A mortar or howitzer could also be loaded with grapeshot: a couple dozen musket balls in a canvas bag. After firing, the bag exploded and the shot scattered, like a modern shotgun blast. (Picture here: search for “grape shot”).
By mid-October, the French and Americans had about a hundred pieces of artillery (including cannons, mortars, howitzers) firing on the British at Yorktown. As long as the ammo held out, the British were firing at least that many pieces back at the allies. A German soldier fighting for the British described the scene at Yorktown on October 11, three days before the storming of Redoubts 9 and 10:
During these 24 hours, 3,600 shot were counted from the enemy, which they fired at the town, our line and at the ships in the harbour. These ships were miserably ruined and shot to pieces. Also the bombs and cannon balls hit many inhabitants and Negroes of the city, and marines, soldiers, and sailors. One saw men lying nearly everywhere who were mortally wounded and whose heads, arms and legs had been shot off. (Quoted here)
Artillery is relatively long-distance weapon. If the attackers get closer, the defenders can throw hand grenades. Like explosive shells, they’re unpredictable, but if that hand-sized bomb goes off at the right moment, it can take down a couple attackers.
A musket is more reliable for close-up defense, but a musket only holds one bullet, and takes about 20 seconds to reload – by which point the enemy might be on top of you. If he is, there’s the business end of your bayonet, a 17-inch piece of triple-edged steel attached to the end of your 5-foot-long musket. (Triple-edged because a triangular wound is more difficult to stitch together.)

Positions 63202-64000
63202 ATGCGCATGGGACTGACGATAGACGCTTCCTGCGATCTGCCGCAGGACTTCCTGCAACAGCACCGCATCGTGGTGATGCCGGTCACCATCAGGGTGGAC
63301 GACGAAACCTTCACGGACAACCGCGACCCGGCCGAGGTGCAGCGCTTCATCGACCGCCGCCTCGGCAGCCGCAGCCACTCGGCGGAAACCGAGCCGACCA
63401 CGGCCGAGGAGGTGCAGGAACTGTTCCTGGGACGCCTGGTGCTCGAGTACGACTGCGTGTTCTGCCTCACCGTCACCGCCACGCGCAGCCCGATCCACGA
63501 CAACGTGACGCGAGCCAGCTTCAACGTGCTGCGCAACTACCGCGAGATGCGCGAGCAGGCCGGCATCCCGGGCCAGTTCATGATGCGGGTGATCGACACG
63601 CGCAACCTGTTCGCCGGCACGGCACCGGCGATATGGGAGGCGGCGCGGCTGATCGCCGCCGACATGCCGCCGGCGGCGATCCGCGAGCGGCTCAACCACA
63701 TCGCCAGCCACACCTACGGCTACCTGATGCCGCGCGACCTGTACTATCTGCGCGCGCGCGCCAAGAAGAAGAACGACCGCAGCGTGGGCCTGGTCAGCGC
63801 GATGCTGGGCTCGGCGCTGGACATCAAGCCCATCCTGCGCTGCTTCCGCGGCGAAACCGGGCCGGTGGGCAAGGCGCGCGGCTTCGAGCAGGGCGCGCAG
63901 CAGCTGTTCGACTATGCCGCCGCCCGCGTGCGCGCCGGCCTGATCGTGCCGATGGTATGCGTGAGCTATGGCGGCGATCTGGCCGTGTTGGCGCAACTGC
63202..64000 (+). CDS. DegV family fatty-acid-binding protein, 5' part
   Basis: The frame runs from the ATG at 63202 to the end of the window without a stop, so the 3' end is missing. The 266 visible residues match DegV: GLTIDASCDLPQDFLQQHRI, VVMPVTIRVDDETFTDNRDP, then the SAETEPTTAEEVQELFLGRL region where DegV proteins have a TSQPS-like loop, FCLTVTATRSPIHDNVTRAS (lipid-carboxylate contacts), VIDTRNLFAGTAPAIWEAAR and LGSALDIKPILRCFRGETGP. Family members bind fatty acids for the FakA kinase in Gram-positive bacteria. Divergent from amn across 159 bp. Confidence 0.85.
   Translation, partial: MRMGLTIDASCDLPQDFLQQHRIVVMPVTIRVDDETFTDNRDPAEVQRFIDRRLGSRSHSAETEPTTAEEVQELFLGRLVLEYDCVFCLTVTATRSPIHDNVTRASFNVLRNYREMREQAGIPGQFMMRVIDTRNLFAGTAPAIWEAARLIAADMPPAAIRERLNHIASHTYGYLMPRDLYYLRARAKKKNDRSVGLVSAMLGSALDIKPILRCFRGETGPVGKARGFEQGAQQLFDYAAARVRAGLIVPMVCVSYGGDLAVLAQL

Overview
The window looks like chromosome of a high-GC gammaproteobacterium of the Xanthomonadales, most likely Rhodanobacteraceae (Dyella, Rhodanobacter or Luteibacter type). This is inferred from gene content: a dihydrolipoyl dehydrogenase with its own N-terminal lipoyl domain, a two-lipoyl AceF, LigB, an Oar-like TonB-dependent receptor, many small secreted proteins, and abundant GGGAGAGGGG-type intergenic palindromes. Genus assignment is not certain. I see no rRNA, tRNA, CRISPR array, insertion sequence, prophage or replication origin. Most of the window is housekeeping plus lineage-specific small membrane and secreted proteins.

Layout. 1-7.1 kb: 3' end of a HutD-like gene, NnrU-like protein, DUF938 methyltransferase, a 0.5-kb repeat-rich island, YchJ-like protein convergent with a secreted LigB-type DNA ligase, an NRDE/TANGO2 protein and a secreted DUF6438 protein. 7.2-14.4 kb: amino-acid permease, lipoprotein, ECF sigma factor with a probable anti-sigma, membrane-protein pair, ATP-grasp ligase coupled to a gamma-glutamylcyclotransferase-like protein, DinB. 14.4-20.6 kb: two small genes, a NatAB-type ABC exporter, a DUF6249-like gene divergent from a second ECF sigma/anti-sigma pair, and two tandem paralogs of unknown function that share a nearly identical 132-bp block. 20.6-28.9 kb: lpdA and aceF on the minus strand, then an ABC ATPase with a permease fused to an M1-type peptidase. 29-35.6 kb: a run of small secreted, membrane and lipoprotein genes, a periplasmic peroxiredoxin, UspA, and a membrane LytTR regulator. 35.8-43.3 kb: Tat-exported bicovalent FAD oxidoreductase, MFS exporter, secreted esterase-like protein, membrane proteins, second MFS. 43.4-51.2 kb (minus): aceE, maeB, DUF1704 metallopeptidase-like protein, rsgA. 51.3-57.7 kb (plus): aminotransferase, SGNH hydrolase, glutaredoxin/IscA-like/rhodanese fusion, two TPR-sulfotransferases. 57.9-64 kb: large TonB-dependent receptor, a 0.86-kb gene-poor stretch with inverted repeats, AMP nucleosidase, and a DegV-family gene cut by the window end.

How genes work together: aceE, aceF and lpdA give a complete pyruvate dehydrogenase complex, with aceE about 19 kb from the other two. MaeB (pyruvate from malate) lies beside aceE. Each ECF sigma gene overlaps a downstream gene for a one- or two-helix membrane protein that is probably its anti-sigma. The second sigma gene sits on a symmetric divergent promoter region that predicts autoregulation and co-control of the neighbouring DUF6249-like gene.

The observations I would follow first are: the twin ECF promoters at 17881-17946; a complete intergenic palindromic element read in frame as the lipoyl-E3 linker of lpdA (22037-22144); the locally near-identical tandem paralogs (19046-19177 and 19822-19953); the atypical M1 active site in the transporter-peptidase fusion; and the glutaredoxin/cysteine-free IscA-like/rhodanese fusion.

Add to all these devastating weapons the fact that medicine at this time is primitive. There’s no knowledge of germs, asepsis, antibiotics. A severe wound to the head or torso usually resulted in death. A severe wound to a limb was treated with amputation and cauterization, so an infection wouldn’t kill the victim.
You might argue that all these weapons were typical of 18th-century warfare, and that the soldiers at Yorktown were accustomed to such hazards. I don’t think one gets accustomed to facing horrendous death just because it’s common.
Are you ready to storm Redoubt 10 yet?
Raise a glass to freedom, and to all the soldiers who have, are, and will fight for it.
And now, it’s 7:30 p.m. on the night of October 14, 1781, and the signal has just gone up to storm Redoubts 9 and 10.
The attack on Redoubt 9
Four hundred French soldiers were assigned to capture Redoubt 9. They lost the element of surprise when a German sentry heard them approaching, but waited for their pioneers to clear away the abatis before rushing forward. Within half an hour the French had captured the redoubt and taken 120 British and Hessians prisoner. Numbers of French casualties vary in the primary sources, but the total wounded and killed seems to have been just over a hundred.
Guillaume, vicomte de Deux-Ponts, who led the French, noted in his journal:
Before starting, I had ordered that no one should fire before reaching the crest of the parapet of the redoubt; and when established upon the parapet, that no one should jump into the works before receiving the orders to do so. …